I went to the Pro Gun rally that was in retaliation of David Hogg, a survivor of the Parkland Shooting, giving a speech at Penn State. I was honestly excited for this. I do not feel like I belong with pro guns supporters nor do I often place myself in spaces I do not belong, however, I love challenges. I knew it would an opportunity for great “political” discussions and that’s something I’ve always been passionate about. One of the most prevalent problems in todays westernized society is the polarization that US politics are currently and systematically grounded in. It is rare that we find opportunities to bridge the gap. I stand firmly on that bridge.
I decided to approach a group of supporters to ask a few questions. I started with “what makes you guys want guns?” They cited various safety reasons: in the case of being a victim of war, rape, theft etc etc. I then began to break down the difference in our opinions as an avenue to highlight our similarities. I asked them if they agreed that their desire for guns came from their fear of what would happen if they didn’t have them. They agreed. I then began to explain that my fear of guns comes from what happens because they’re allowed. We both fear threats to our safety. That’s the bridge.
My fears come from the fact that systematically, guns only protect white, cis gendered people. They understood this and agreed. I then asked how they felt about living in a world in which guns are the solution to our fear. They agreed it was not ideal. That in a better world, we would not need guns. I then proceeded to explain that their desire for gun rights is focused on the wrong side of the argument. If they want guns to support their safety, they should fight to socialize the country in a manner in which we need not fear our safety. That they should attend as many pro gun rallies as peace rallies. Otherwise their fear doesn’t truly lay in their threat to safety, it lies in the threat to their rights. That if they lose that right they will lose a part of their country. A part of themselves. So I again asked, does your fear truly lay in your threat to safety or in your loss of rights?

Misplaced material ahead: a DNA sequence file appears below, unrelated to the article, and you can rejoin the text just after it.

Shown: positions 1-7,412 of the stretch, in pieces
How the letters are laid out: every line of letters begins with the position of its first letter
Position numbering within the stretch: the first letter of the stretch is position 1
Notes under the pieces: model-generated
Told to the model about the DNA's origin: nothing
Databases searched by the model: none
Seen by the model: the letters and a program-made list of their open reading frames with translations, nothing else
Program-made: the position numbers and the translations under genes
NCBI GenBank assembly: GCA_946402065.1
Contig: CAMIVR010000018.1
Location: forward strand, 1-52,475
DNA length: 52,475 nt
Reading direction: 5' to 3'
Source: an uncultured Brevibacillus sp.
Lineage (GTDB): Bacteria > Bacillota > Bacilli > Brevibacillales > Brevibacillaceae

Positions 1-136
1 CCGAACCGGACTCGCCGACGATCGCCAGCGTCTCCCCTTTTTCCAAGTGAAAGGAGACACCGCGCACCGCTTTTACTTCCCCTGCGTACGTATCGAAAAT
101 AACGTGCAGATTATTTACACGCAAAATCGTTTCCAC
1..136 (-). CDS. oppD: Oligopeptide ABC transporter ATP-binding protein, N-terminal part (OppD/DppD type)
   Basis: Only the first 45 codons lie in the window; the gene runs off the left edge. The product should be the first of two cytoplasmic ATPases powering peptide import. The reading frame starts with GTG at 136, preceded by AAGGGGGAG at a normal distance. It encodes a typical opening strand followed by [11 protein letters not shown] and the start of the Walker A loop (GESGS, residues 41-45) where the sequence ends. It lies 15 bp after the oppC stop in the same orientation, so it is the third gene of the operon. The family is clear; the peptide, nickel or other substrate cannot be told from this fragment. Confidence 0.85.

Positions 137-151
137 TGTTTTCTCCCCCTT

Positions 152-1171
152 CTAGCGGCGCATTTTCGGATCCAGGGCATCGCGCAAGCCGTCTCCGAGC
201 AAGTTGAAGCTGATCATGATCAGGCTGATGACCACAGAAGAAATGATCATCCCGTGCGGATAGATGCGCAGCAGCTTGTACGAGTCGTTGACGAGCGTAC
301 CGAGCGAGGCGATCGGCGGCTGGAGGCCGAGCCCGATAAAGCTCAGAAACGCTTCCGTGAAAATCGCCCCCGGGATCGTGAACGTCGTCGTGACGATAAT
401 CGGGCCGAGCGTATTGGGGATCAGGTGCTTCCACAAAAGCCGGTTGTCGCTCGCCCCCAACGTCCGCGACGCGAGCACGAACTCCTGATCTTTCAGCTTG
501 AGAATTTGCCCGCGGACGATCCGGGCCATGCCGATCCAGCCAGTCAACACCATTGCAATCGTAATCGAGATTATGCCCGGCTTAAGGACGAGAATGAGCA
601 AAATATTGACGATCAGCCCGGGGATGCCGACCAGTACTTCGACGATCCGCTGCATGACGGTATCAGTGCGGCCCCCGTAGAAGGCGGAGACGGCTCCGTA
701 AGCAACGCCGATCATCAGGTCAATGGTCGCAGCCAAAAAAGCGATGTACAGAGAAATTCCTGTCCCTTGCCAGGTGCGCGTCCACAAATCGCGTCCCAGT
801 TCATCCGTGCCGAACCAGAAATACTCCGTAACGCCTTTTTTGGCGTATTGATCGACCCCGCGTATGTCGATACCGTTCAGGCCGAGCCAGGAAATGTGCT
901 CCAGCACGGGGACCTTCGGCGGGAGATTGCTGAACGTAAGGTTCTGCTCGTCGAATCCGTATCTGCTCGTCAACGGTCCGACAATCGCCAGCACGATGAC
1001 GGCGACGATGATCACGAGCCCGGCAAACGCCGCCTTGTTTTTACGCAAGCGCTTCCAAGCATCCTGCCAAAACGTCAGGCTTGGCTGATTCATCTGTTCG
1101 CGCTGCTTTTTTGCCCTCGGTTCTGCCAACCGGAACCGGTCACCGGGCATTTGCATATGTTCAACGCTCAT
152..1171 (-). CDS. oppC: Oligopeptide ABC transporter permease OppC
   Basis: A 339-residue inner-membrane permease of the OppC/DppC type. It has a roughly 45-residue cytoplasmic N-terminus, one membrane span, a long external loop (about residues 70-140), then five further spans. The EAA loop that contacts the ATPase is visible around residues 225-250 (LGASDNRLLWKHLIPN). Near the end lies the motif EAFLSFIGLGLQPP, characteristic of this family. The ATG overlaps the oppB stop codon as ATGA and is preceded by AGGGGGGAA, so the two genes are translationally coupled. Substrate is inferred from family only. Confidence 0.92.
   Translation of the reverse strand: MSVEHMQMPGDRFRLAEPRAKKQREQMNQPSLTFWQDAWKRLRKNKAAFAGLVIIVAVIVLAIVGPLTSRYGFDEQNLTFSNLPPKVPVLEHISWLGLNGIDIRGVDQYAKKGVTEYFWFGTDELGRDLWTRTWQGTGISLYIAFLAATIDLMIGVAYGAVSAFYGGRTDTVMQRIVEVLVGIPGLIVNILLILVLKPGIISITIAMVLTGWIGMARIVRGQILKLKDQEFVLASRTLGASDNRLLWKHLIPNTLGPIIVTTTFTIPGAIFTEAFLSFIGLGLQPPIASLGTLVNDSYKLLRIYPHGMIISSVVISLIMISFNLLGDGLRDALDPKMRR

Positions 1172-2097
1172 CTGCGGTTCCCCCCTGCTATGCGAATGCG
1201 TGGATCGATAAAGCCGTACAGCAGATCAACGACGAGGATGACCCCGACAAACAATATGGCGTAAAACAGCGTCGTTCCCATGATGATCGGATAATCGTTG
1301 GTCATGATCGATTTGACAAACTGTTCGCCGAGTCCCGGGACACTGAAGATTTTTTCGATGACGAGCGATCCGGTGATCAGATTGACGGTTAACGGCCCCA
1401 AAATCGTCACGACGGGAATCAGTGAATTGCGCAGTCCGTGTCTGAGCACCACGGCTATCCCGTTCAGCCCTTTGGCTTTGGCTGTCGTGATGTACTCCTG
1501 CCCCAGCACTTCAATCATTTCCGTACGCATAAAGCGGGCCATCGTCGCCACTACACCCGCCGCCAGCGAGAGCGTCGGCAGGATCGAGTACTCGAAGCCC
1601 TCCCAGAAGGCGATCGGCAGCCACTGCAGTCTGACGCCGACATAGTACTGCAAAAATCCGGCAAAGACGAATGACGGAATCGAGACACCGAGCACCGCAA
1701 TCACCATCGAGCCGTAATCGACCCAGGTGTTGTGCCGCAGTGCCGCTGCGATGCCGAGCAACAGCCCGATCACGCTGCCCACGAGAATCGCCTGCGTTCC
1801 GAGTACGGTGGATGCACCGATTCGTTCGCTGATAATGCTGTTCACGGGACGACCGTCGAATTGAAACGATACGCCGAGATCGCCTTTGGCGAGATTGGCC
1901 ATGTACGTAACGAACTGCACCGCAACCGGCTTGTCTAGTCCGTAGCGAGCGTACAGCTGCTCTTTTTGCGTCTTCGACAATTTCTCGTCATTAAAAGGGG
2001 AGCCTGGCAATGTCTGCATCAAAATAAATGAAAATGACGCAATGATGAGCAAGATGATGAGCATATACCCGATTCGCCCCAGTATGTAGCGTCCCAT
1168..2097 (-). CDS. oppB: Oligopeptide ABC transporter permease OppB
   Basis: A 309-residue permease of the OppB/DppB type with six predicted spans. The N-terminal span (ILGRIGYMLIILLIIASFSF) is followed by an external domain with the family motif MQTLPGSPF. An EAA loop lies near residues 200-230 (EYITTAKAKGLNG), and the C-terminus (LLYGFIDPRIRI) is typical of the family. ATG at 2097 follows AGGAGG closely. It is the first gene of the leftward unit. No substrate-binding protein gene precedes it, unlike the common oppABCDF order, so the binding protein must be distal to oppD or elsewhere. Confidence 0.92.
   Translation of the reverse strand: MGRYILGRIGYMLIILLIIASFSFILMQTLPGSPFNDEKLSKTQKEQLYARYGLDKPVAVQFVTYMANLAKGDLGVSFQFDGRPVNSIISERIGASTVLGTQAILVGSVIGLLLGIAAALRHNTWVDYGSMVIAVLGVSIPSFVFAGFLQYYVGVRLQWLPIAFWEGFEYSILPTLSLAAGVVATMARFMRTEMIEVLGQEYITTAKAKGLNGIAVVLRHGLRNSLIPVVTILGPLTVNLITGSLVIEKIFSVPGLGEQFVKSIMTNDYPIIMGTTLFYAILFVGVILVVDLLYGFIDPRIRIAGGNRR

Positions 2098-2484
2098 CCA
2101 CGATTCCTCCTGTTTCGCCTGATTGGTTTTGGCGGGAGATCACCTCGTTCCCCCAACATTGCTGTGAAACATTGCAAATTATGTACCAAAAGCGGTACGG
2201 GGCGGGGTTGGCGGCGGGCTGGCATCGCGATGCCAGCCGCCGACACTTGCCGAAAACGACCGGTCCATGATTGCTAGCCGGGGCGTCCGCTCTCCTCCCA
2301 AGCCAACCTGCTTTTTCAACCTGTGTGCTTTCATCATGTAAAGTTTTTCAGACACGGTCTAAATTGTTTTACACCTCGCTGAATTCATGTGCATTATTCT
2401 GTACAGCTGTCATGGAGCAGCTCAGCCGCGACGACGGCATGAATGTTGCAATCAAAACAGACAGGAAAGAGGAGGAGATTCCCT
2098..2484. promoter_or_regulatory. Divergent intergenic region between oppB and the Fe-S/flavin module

Before getting to this critical point, I assured them I did not believe in good or bad people. That I didn’t believe they were wrong or I was any better of a person than them. I assured them I was here to listen and to be heard. And they heard me. We walked away with a mutual understanding that we need to focus our argument on bettering the social condition of this world. If we lived in a world in which people had minimal social fears, one in which we were not in a constant state of fear and paranoia, there would be minimal need for guns but also minimal need to oppose guns. Our possessions wouldn’t matter as much as our morals. In an ideal world our ability to empathize with fellow humans will empty the clip. Bridge the gap. Talk to people more. Put yourself in places you may not belong and listen for the common ground.
Aidan Mattis: Organizer and Leader of the protest
Rick Hayes: Navy Veteran and International Politics Major
They walked from the Allen Street Gates to Old Maine and then to the Hub where the David Hogg event was held.